I found Australia extremely easy to navigate as a solo traveller. The native language is English so that always helps in times of panic… So the fact that it was an English speaking country was massively advantageous. I would say for the most part I also felt very safe. Australia is also consistently in a ‘high’ season for backpackers. If traveling a known backpacker route, such as the South Coast as I did you will always be sure to meet like-minded travelers along the way.
The hostels, shops and activities in Australia are also very backpacker friendly. They don’t mind if you walk in with sandy flip-flops or are rocking the hobo-chic look. They are all for the most part very accepting of the nomadic lifestyle. Also, many hostel owners, receptionists and bar people are also travelers themselves. So when asking them for help, advice or knowledge on the area they are happy to help and will more than likely ask you a few q’s about where you are from so they can learn also.
Ciara Gunn, 32, found a sense of community in Australia’s hostels:
I was in my early 20s and it was my first solo trip. I started staying in Sydney in a hostel and working, everyone in that hostel was the same. At that stage I got comfortable and did the east coast, ended up making so many friends along the coast. Honestly was so inspiring meeting so many people from different countries.
Fiona Smiddy, 28, had a similar experience:
Australia is great because there is such a defined backpacker route. Hostels are very communal and set up to meet people.
Another Southeast Asian favourite, Vietnam’s low cost of living and amazing food put it in third place.
Michelle Eccles, 27, loved the Vietnam vibe:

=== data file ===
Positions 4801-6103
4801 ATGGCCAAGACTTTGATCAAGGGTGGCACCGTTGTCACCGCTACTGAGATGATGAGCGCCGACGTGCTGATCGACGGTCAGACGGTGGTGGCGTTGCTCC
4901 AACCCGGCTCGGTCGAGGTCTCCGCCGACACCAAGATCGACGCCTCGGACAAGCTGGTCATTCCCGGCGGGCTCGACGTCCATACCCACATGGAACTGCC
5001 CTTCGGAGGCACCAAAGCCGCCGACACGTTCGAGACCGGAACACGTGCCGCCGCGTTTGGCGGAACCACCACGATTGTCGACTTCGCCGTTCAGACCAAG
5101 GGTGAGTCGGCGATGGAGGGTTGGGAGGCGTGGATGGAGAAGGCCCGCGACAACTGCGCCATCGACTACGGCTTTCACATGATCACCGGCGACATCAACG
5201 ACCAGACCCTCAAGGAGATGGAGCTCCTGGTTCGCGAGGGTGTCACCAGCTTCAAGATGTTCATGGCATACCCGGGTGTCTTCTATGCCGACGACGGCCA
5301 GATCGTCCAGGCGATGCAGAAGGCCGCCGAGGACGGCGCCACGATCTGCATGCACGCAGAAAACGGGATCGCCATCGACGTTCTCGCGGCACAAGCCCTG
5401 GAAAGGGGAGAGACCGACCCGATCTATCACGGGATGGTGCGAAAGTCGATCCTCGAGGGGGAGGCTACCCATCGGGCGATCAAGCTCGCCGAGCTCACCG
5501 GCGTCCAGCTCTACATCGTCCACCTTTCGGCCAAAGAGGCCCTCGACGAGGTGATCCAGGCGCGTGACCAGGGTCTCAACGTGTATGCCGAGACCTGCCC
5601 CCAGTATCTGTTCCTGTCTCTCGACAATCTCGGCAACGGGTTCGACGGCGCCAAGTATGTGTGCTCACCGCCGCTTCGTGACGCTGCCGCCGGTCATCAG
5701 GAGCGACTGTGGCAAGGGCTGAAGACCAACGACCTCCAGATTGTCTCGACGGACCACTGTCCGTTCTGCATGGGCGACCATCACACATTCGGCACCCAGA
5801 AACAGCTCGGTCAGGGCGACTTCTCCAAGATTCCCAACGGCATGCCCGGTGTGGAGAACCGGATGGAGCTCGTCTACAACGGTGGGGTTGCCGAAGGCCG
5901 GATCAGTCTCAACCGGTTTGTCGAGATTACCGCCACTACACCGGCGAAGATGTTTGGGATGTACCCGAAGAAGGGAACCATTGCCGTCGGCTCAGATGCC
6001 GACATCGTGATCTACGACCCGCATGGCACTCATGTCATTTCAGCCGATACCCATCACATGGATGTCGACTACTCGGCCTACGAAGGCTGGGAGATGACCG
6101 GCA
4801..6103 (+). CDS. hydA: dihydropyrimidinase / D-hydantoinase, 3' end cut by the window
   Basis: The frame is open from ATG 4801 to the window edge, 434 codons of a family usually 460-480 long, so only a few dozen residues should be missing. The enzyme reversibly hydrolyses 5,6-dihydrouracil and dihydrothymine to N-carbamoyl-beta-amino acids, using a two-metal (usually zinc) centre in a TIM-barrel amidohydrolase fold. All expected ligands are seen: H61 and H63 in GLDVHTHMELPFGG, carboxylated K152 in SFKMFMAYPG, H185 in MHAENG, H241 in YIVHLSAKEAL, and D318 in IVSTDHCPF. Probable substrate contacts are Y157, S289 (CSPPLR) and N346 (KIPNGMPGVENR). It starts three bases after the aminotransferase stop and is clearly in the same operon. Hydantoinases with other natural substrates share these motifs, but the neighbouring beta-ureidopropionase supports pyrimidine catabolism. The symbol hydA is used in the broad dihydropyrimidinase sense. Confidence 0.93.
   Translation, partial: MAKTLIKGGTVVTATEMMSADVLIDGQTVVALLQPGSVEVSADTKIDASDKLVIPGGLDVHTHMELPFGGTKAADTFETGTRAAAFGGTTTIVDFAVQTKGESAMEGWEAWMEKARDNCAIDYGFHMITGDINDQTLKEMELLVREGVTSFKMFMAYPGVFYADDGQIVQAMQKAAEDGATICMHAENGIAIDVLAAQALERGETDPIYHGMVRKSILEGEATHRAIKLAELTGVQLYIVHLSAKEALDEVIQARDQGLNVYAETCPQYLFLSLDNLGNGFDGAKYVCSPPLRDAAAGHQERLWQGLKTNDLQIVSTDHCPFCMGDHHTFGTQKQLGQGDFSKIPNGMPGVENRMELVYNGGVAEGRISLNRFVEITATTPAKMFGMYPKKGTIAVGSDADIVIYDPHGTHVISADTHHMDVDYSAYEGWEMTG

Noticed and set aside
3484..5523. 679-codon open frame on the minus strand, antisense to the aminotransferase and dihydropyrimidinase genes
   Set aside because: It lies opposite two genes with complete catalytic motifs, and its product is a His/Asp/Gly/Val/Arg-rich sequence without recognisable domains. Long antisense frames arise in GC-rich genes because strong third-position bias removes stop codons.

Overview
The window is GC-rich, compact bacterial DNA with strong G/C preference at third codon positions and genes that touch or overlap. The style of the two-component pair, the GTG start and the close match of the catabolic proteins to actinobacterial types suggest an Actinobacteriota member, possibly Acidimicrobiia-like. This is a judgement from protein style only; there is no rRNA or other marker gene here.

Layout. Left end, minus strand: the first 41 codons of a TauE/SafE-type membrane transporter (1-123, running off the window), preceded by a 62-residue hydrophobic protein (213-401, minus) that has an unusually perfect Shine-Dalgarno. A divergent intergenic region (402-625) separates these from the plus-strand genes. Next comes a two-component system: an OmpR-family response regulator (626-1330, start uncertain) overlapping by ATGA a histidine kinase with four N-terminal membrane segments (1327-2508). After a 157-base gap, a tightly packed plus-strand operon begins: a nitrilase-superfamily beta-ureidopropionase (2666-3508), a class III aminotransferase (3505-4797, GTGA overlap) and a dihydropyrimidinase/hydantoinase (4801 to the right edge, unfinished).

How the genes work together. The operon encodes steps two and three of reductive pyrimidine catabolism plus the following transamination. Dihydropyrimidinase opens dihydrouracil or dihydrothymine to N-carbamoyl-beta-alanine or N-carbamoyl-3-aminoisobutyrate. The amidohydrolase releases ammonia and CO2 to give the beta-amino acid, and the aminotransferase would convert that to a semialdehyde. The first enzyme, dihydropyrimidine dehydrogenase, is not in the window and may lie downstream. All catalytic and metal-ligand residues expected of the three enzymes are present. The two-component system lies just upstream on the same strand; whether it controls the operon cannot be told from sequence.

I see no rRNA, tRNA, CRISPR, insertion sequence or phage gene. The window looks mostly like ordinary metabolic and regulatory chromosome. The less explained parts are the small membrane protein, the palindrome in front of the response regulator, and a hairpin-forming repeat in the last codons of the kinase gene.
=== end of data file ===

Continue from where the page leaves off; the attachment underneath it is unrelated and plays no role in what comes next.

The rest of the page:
It just had a better vibe around the place and made so many more friends. Nowhere near as touristy as Thailand and just so many things to do. And such a big country. Perfect for travelling solo as you’ve loads to do and will be kept busy. Also all the nightbuses were a great opportunity to meet new people.
Kiera, 34, loves Southeast Asia in general, and Vietnam in particular:
For solo travel I find Asia the easiest to navigate and to make friends. My favourite country there is Vietnam. The people are friendly and accommodating and everything was so simple to organise.
I find it much easier to make friends when travelling in Asia. I don’t know if it’s because it’s more relaxed but I find it harder to make friends when travelling in Europe. I think it can be easier to do solo travel in cheaper countries because you are not worried about blowing your budget. I always feel I have enough in case there was an emergency.
Lauren Crisafi, 32 , found Laos a great place to meet other travellers.
Not a lot of people travel to Laos, and those that do are usually going to the same places, so everyone is open and trying to meet friends and the people of Laos are some of the nicest people you will ever meet. Most things you will do in Laos are group activities or are cheapest with a group (tuk tuk rides to lagoons, waterfalls, etc) so it’s really easy to just ask to join a group. Almost all activities in Laos can also be booked through your accommodation even at a hostel, so if you aren’t confident doing everything on your own, there are places it can be done for you
Other Favourite Solo Female Travel Destinations
People named favourites from all around the globe, on every continent. Here are some more highlights:
Fiona Lawless recommends Malawi:
If you want to get off the beaten track and try somewhere different, Malawi. The Warm Heart of Africa, often called Africa for beginners, is English speaking, very safe, easy to get around and offers national parks, beaches on an amazing lake, villages only accessed by boat and becomes a country that people return to again and again.
Laura loves Nepal & Myanmar:
I just felt so at ease and safe. There wasn’t one point where I felt wary of anything. They’re incredibly beautiful countries and people. They are also the 2 countries I’m going to make sure I get back to.